CPU: Intel Core i5-1130G7
GPU: Intel Iris Xe
Storage: 512GB SSD
Display: 13.5-inch, QHD
Size: 11.7 x 9.2 x 0.45 inches
Weight: 2.5 pounds
The Lenovo ThinkPad X1 Titanium (Gen 1) sets itself apart in the often boring world of business laptops with a mind-bendingly thin sub-half-inch frame and titanium construction that we haven’t seen in years.
It doesn’t stop there either; the 3:2 aspect ratio has its ardent fans, but we haven’t seen it on too many laptops outside of the Surface Laptop 4. It’s brilliant for being productive, which is what the X1 Titanium is first and foremost crafted to do.
It’s not all perfect; the port selection is extremely limited, the haptic touchpad is on the small side and can be finicky and the keyboard had to cut down on the typically luxurious key travel found on ThinkPads. But if you can live with some of those small trade-offs, this is one of the best business laptops available and a brilliant 2-in-1 laptop for productivity.
Lenovo ThinkPad X1 Titanium Yoga Gen 1 price and configuration options
The base model is $1,685 and includes an Intel Core i5-1130G7 processor, integrated Iris Xe graphics, 16GB of LPDDR4X RAM, a 512GB SSD and a QHD (2256 x 1504) IPS Dolby Vision touchscreen.
Rare for Lenovo is how there aren't many configuration options available; you can spec yourself up to $2,429 at the top end and that swaps in an Intel Core i7-1180G7 CPU with vPro, a 1TB SSD and the vPro Wi-Fi and Bluetooth stack, but otherwise, the specs are identical.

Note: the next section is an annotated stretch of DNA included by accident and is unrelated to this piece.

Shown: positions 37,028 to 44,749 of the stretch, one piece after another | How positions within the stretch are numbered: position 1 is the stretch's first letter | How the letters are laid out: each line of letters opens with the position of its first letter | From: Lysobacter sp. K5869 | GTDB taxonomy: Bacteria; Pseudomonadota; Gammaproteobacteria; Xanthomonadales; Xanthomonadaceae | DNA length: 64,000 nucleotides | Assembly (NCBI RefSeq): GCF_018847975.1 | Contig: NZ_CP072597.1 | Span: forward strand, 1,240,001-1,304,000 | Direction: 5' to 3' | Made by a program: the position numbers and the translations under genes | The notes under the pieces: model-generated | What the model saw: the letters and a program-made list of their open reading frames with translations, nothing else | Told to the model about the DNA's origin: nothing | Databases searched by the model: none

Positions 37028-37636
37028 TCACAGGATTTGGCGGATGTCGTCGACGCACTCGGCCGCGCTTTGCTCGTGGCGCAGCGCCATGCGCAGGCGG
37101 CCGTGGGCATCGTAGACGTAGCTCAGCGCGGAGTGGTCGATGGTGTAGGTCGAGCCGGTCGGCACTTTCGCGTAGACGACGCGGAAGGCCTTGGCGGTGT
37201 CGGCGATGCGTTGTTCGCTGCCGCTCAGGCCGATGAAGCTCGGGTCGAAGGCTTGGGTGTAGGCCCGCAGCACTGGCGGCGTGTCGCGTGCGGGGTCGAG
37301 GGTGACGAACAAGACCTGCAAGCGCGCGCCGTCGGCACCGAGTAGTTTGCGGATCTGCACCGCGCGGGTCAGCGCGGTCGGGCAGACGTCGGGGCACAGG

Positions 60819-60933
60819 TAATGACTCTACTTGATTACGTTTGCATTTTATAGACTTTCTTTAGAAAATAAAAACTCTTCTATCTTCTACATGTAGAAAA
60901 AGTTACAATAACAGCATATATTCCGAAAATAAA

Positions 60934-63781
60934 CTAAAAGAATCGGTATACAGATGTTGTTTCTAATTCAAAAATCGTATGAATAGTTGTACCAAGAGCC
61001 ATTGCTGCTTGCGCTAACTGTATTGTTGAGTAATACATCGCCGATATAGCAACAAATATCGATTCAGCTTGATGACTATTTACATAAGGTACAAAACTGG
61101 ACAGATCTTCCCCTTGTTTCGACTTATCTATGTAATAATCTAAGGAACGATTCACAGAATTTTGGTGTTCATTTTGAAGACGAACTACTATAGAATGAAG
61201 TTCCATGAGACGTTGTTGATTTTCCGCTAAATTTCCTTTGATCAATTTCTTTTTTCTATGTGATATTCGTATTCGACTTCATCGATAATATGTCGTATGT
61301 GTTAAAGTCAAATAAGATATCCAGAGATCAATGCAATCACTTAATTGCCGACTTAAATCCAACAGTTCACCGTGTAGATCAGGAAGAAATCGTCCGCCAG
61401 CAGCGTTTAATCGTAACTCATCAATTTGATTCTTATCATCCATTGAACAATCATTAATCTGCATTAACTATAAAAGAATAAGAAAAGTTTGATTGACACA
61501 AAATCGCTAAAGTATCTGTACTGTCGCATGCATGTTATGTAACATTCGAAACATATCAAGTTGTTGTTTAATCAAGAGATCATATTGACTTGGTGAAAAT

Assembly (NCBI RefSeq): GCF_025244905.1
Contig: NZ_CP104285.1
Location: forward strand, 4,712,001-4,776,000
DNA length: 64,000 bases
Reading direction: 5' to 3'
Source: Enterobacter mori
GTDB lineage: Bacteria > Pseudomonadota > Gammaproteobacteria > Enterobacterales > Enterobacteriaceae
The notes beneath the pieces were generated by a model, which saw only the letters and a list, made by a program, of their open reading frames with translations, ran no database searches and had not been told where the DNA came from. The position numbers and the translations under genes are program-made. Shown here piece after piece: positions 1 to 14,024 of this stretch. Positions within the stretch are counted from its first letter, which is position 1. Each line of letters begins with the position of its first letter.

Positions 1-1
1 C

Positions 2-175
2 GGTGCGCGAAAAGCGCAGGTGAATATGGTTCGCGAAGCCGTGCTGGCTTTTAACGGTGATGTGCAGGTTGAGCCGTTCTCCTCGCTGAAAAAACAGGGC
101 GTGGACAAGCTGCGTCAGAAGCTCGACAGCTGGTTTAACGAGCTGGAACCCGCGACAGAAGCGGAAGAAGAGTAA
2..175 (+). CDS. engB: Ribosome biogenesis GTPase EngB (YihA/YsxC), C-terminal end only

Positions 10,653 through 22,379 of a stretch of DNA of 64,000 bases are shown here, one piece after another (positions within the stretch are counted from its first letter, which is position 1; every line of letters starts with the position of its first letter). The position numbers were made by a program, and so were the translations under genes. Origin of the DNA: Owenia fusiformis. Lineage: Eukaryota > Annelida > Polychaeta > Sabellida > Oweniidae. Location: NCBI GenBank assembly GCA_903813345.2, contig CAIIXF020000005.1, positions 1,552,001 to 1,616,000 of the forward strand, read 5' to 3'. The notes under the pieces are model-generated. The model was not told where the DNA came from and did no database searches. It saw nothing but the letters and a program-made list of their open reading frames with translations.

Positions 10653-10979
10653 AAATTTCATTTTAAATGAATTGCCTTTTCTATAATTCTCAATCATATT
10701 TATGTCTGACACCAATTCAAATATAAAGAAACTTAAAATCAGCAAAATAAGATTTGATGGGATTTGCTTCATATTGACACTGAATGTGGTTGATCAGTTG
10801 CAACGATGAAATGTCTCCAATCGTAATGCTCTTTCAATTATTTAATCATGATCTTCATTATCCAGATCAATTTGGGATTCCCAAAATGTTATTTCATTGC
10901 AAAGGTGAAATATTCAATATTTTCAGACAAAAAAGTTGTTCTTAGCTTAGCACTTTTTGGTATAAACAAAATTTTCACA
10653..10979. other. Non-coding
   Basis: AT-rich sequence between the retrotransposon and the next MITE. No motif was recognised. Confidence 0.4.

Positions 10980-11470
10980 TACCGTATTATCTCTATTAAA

I reviewed the base model, so you’ll get a clear picture of how the cheapest model performs for the X1 Titanium.
Lenovo ThinkPad X1 Titanium Yoga Gen 1 design
The highlight of the X1 Titanium's design is the improbably thin frame that, given to the titanium, carbon and magnesium alloy construction, feels like it could serviceably stand in as Captain America’s shield in a pinch. The display's 3:2 aspect ratio gives the laptop more squared-off dimensions at 11.7 x 9.2 x 0.45 inches. Those robust materials make it slightly heavier than some of its ultralight competitors, but at 2.5 pounds, it is hardly weighing you down.
Its nearest competitors by comparison are thicker and, in some cases, a bit heavier. This includes the ThinkPad X1 Carbon (8th Gen) (12.7 x 8.5 x 0.6 inches, 2.4 pounds), Dell XPS 13 (Model 9310, 4K) (11.6 x 7.8 x 0.6 inches, 2.8 pounds), and the HP EliteBook 830 G7 (12.1 x 8.1 x 0.7 inches, 2.8 pounds).
While it’s the tallest of these laptops due to that 3:2 display, it is smaller in every other dimension save for an extra 0.1-inch in width compared to the most recent Dell XPS 13. It does feel like Lenovo could have slimmed down the top and bottom bezels, but overall, it’s hard to complain about the size of the X1 Titanium.
The overall look of the X1 Titanium falls in line with the rest of the ThinkPad lineup, but thanks to the titanium lid, it gets a slightly warmer yellow tinge than the typical grey or silver that you find in many business laptops. It’s also a black hole for fingerprints; you’ll never see a smudge on this laptop. The now-familiar ThinkPad logo with the flashing red dot over the “i” along with the black and red X1 logo gives a bit of personality to the otherwise reserved design.